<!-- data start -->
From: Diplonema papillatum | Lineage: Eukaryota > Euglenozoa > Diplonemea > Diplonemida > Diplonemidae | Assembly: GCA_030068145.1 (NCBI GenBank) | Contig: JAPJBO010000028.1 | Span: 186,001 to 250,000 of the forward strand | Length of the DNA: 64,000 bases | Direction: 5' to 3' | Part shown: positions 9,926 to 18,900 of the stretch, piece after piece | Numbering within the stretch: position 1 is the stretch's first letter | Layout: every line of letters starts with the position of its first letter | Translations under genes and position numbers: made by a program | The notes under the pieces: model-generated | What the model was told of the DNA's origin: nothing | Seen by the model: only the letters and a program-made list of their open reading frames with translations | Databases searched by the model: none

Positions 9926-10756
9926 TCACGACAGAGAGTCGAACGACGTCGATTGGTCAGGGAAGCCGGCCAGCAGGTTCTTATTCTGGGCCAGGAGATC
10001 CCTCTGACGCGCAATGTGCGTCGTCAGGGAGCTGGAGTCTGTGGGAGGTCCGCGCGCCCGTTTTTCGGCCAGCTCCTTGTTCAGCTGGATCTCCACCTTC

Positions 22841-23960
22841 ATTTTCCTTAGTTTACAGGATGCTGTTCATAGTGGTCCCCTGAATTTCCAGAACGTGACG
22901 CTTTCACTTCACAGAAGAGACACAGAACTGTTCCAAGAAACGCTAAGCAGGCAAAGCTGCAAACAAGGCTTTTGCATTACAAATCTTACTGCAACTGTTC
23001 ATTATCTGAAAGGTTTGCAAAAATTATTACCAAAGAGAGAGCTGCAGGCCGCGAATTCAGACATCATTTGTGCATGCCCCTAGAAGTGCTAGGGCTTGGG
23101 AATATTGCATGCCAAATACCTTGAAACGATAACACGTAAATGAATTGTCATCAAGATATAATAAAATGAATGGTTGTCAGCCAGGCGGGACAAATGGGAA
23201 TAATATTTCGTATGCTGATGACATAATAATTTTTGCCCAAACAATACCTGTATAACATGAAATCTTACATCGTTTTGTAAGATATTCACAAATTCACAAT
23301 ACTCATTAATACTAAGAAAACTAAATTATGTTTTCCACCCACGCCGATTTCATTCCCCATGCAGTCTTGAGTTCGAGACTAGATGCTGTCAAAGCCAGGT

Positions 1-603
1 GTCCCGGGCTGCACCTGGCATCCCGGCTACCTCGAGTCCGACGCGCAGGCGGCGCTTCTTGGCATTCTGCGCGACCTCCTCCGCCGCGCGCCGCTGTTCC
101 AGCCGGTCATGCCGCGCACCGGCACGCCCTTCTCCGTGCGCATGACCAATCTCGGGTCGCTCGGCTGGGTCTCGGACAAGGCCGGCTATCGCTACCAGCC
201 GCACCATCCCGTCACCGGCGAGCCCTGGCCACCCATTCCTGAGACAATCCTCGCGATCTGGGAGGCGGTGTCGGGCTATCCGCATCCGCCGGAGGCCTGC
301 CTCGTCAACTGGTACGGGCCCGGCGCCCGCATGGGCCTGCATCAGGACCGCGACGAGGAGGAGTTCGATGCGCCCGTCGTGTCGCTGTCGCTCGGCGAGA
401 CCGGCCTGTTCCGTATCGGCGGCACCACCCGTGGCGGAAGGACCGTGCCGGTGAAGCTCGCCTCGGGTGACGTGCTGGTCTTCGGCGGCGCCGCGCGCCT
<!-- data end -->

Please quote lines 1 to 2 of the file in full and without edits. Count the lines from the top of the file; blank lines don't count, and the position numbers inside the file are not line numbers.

From: Diplonema papillatum | Lineage: Eukaryota > Euglenozoa > Diplonemea > Diplonemida > Diplonemidae | Assembly: GCA_030068145.1 (NCBI GenBank) | Contig: JAPJBO010000028.1 | Span: 186,001 to 250,000 of the forward strand | Length of the DNA: 64,000 bases | Direction: 5' to 3' | Part shown: positions 9,926 to 18,900 of the stretch, piece after piece | Numbering within the stretch: position 1 is the stretch's first letter | Layout: every line of letters starts with the position of its first letter | Translations under genes and position numbers: made by a program | The notes under the pieces: model-generated | What the model was told of the DNA's origin: nothing | Seen by the model: only the letters and a program-made list of their open reading frames with translations | Databases searched by the model: none

Positions 9926-10756